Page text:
Gender: Masculine
Origin: Latin
Meaning: “flower.”

The name is derived from the Latin Florianus, which is derived from the Roman gens name Florus, meaning “flower.”

The name is borne by an early Christian saint and martyr who is considered the patron saint of Upper Austria, Poland and firefighters. In German slang, fighfighters are sometimes generically referred to as Florian, and there is a German folk saying called the Florian Principle which refers to a prayer to the saint, which goes:

O holy Saint Florian, spare my house, kindle others

This saying is the equivalent of the English saying, “not in my backyard.”

Florian has always been a popular name in German-speaking countries. It is currently the 10th most popular male name in Austria, (2010). His rankings in other countries are as follows:

  • # 35 (Germany, 2011)
  • # 79 (France, 2009)
  • # 84 (Belgium, 2009)
  • # 100 (Hungary, 2010)
  • # 155 (the Netherlands, 2010)

Other forms of the name include:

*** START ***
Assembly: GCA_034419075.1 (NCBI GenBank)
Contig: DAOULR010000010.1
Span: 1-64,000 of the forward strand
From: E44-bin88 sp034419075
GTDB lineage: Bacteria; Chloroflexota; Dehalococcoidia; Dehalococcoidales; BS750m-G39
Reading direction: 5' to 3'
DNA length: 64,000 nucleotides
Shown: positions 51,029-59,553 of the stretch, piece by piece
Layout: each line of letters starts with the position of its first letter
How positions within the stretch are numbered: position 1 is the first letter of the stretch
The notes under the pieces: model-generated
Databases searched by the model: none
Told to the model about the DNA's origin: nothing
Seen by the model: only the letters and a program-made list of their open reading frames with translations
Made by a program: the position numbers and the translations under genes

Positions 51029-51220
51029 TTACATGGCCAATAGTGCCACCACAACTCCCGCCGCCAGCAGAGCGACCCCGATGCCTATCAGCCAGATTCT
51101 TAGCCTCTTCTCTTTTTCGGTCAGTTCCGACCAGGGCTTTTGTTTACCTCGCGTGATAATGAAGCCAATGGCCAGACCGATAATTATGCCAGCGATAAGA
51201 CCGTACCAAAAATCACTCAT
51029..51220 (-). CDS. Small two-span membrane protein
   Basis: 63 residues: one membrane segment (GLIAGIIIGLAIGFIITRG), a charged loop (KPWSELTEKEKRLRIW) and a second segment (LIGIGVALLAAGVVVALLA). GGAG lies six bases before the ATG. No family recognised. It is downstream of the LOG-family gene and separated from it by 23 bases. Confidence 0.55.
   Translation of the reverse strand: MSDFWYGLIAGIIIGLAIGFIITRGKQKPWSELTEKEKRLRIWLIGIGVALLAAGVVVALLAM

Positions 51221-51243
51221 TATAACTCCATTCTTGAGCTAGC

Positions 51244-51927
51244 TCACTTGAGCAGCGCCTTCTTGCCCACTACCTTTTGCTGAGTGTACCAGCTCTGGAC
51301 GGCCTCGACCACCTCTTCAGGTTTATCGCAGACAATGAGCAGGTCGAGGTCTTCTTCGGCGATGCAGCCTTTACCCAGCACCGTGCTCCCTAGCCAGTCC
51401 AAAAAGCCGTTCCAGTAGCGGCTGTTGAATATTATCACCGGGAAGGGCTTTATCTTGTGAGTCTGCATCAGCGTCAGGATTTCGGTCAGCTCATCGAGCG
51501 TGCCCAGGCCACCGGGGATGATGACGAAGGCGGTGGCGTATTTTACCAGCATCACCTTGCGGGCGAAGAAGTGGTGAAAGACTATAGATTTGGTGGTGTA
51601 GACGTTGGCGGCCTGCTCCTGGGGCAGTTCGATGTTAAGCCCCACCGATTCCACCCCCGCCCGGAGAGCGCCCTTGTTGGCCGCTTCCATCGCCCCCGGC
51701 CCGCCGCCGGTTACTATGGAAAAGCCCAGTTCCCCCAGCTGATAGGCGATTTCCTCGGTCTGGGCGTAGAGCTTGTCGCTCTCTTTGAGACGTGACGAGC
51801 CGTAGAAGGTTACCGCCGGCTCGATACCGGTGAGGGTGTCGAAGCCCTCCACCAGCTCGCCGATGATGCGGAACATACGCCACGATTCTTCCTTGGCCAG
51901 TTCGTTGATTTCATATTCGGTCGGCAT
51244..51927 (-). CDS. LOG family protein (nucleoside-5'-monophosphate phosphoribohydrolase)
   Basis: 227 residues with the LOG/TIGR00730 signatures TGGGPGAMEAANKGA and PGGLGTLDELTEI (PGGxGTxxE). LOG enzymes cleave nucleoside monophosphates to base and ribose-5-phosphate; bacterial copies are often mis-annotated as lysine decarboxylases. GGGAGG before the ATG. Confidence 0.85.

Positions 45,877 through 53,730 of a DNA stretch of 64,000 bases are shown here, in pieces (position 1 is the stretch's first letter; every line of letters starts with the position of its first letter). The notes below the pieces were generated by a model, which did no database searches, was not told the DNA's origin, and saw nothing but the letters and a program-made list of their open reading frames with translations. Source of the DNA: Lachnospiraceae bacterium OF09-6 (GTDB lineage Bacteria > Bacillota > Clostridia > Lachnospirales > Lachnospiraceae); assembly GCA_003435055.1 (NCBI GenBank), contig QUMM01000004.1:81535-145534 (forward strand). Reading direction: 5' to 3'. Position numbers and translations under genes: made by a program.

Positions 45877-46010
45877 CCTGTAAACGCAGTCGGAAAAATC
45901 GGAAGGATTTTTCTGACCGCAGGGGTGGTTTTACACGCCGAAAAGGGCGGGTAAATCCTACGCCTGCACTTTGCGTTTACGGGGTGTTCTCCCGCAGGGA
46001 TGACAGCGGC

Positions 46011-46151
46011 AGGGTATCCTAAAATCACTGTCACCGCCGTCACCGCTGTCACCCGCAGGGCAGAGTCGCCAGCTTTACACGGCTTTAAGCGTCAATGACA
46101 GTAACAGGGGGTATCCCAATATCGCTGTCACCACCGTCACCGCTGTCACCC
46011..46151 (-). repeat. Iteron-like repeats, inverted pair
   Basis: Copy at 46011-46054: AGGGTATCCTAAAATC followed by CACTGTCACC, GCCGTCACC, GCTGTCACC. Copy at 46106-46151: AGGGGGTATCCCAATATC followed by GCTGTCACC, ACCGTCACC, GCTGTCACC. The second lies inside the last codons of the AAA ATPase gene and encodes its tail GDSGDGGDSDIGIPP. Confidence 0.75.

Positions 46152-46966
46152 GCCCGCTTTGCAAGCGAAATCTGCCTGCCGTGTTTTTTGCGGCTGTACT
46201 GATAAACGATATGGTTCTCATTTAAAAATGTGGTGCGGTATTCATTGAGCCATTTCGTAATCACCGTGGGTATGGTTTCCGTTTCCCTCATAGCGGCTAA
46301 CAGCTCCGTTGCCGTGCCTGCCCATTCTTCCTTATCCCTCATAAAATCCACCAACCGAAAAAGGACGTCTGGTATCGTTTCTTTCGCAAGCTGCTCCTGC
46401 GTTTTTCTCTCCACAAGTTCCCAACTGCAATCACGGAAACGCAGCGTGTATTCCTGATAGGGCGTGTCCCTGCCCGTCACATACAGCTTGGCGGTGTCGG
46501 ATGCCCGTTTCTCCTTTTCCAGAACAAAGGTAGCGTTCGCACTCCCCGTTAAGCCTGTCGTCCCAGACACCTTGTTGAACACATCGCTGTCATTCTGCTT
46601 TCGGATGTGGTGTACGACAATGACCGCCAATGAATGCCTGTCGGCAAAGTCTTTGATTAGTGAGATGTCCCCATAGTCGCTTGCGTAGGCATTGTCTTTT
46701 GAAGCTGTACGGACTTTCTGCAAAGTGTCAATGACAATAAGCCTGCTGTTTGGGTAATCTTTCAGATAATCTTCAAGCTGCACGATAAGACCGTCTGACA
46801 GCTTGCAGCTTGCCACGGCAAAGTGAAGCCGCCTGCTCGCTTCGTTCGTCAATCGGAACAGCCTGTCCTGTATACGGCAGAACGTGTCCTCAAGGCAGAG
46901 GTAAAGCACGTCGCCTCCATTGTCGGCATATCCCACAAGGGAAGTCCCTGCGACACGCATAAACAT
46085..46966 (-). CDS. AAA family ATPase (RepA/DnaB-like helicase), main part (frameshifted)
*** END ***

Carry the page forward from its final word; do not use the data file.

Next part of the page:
• Florian Флориан (Albanian/Bulgarian/Dutch/English/French/German/Hungarian/Polish/Romanian/Russian/Spanish/Ukrainian)
  • Florià (Catalan)
  • Florijan (Croatian/Slovene)
  • Florián (Czech/Slovak)
  • Floriaan (Dutch)
  • Florianus (Dutch/Latin)
  • Flórián (Hungarian)
  • Flóris (Hungarian)
  • Fóris (Hungarian)
  • Fiorino (Italian)
  • Floreano (Italian)
  • Floriano (Italian/Portuguese)
  • Florians (Latvian)
  • Florijonas (Lithuanian)
  • Tworzyjan (Polish: sometimes used as a vernacular form)
  • Florin (Romanian)
  • Flurin (Romansch)
  • Florianu (Sicilian)
  • Florjan (Slovene)

Feminine forms include:

  • Floriana (Albanian/Italian/Romanian)
  • Florijana (Croatian/Slovene)
  • Floriane (French/German)
  • Fiorina (Italian)
  • Floreana (Italian)
  • Florianna (Polish)
  • Floryjana (Polish: archaic form)
  • Florina (Romanian)
  • Flurina (Romansch)
  • Florika (Slovene)
  • Florjana (Slovene)
Polish diminutives are Floszka and Tworka.


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